NEW YORK, Sept. 12, 2011 /PRNewswire/ -- A revolutionary new imaging device that can detect skin cancer like no other technology - - the VivoSight® Optical Coherence Tomography (OCT) scanner - - is now available to dermatologists in the U.S. for the first time. The VivoSight® scan enables clinicians to see under the skin surface instantly, providing additional information which will allow them to better treat patients with non-melanoma skin cancer. Gramercy Park Dermatology in New York City is the first medical practice in the U.S. to offer the VivoSight® scan to patients presenting with non-melanoma skin cancer.
According to leading researcher and dermatologist Dr. Erin Gilbert (M.D., Ph.D) of Gramercy Park Dermatology, "Early data has shown our VivoSight® OCT scanner to be very useful in tracking treatment progress for non-melanoma skin cancer particularly in most cases when interval evaluations are desired. Ultimately biopsy is the gold standard; however, VivoSight® provides immediate live images of the lesion and can help us to test for a cure and better direct our management plan more quickly and with much less stress for the patient."
The VivoSight® OCT scanner uses a laser imaging technique called multi-beam optical coherence tomography, which provides images of sub-surface tissues similar to ultrasound but at a far higher resolution, enabling the clinician to see critical details of the epidermis and dermis in real time. In the case of non-melanoma skin cancer, this information can help trained clinicians decide whether to treat a lesion, what treatment to use, and if treatment is working. In many cases, the VivoSight® scan may help the clinician determine the status of the patient's lesion without the need of a biopsy procedure, saving the patient time and reducing the anxiety of having to wait for results.
According to the Skin Cancer Foundation, 13 million people are living with a history of non-melanoma skin cancer - - basal cell carcinoma or squamous cell carcinoma. A significant increase in the incidence of non-melanoma skin cancers in the U.S. since the 1990s has been reported in two studies recently published in the Archives of Dermatology. Researchers from the studies concluded that there is an under-recognized "epidemic" of non-melanoma skin cancers in the U.S. and it is expected that the incidence will continue to rise. Early detection of skin cancer is critical for optimal treatment, and prevention is crucial to reverse this rising trend in skin cancer incidence.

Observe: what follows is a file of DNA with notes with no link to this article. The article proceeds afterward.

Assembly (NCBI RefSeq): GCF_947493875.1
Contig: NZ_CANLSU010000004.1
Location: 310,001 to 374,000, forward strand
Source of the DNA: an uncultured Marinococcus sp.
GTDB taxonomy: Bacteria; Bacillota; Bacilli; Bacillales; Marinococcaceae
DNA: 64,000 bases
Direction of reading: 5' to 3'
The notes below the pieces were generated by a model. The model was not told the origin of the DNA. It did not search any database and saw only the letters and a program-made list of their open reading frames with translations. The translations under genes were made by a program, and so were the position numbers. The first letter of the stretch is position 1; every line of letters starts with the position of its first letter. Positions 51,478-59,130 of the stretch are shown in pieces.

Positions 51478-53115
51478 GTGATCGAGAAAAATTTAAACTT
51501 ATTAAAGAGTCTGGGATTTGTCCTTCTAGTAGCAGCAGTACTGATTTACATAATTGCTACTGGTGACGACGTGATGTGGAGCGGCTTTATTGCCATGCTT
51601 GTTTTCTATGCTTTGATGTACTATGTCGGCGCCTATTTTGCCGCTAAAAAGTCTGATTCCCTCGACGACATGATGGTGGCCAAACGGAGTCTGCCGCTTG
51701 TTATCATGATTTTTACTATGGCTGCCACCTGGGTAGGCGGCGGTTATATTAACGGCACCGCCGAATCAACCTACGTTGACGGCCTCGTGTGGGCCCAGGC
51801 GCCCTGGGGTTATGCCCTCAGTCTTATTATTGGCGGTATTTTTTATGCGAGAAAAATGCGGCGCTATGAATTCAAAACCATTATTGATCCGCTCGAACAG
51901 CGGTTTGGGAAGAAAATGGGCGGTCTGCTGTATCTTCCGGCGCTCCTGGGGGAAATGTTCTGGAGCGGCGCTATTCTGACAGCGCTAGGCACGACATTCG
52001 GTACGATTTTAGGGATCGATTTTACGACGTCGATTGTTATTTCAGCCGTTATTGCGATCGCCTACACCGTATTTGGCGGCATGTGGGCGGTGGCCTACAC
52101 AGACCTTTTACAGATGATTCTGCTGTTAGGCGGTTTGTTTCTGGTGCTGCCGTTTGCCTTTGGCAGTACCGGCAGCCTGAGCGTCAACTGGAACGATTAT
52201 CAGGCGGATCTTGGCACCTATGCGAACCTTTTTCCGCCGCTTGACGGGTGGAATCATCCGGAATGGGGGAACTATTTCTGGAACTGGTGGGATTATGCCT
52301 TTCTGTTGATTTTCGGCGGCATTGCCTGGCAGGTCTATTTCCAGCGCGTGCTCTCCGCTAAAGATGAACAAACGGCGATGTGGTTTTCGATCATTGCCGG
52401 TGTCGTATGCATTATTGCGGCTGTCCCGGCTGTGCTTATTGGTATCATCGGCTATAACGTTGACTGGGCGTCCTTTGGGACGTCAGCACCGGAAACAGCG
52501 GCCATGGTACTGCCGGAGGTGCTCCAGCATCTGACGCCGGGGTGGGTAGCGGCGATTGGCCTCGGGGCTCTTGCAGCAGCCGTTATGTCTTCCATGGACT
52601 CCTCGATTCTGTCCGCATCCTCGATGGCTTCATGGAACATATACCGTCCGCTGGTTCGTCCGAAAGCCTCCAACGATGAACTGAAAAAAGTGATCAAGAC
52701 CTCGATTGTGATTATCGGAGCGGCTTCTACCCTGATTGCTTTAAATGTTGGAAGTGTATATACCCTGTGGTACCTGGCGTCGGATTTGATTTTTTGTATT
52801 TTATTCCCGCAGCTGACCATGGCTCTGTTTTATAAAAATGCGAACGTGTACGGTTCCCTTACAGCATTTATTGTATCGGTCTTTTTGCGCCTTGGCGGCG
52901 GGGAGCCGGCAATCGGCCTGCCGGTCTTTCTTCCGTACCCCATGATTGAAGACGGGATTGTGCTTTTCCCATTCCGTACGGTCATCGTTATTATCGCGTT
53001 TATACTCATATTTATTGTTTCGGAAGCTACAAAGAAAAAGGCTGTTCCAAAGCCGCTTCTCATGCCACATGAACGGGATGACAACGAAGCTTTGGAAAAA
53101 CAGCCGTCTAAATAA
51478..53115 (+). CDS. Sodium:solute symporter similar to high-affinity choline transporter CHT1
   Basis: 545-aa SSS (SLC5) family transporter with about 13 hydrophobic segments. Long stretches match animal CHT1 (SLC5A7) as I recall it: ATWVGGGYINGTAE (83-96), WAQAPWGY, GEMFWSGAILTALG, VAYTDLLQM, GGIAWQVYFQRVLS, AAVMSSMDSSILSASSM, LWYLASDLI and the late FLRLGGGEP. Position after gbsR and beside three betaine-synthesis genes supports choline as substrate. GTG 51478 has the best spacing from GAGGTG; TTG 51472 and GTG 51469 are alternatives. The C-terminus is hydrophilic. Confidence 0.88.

People who have been treated for skin cancer have a higher-than-average risk of developing a new cancer of the skin, reports the Skin Cancer Foundation.
Dr. Linda K. Franks (M.D. FAAD), director of Gramercy Park Dermatology and Assistant Professor of Dermatology at New York University School of Medicine explains, "It is critical for all skin cancer patients to have regular checkups and to monitor their care. The scanner is a groundbreaking device in the surveillance process for non-melanoma skin cancers and is becoming integral in the diagnosis and follow-up of these patients." Dr. Franks adds, "VivoSight also shows amazing potential in other applications we are excited about including acne, rosacea, psoriasis and more."
About Gramercy Park Dermatology
Gramercy Park Dermatology has a 75-year reputation as a New York institution and destination practice for all aspects of skin health. Directed by Dr. Linda K. Franks, the practice continues its founding philosophy of providing state of the art dermatologic care based on proven scientific research and experience. Dr. Erin Gilbert, available for interviews regarding the use of the VivoSight® OCT scanner and other skin cancer issues, is an Assistant Professor of Dermatology at SUNY Downstate Medical Center and Chief of Dermatology within the Division of Medicine at Woodhull Medical Center. She practices medical, surgical and cosmetic dermatology in private practice at Gramercy Park Dermatology and is actively involved in research on the basic science of fillers; the neurovascular and immunologic biology of botulinum toxins; and the clinical use of adjunctive imaging devices for the diagnosis and monitoring of non-melanoma skin cancers. More information can be found at www.gramercyparkdermatology.com.
About Michelson Diagnostics' VivoSight® OCT scanner
Michelson Diagnostics is a rapidly growing medical device company which has developed and brought to market a scanning device used to improve and accelerate care for patients suffering from non-melanoma skin cancer. Michelson Diagnostics' core product – the VivoSight® OCT scanner – is used by dermatologists to see below the surface of the patient's skin, allowing them to gather additional information about their patient's condition, and is the first of its kind available to dermatologists. Founded in 2006, Michelson Diagnostics designs highly innovative instruments using multi-beam optical coherence tomography solutions. The company is headquartered in Kent, England with US operations in South Dartmouth, MA. More at michelsondiagnostics.com.
Note: For clinical use in the U.S., FDA 510(k) K093520 applies: The VivoSight Topical OCT system is indicated for use in the two-dimensional, cross-sectional, real-time imaging of external tissues of the human body. This indicated use allows imaging of tissue microstructure, including skin, to aid trained and competent clinicians in their assessment of a patient's clinical conditions.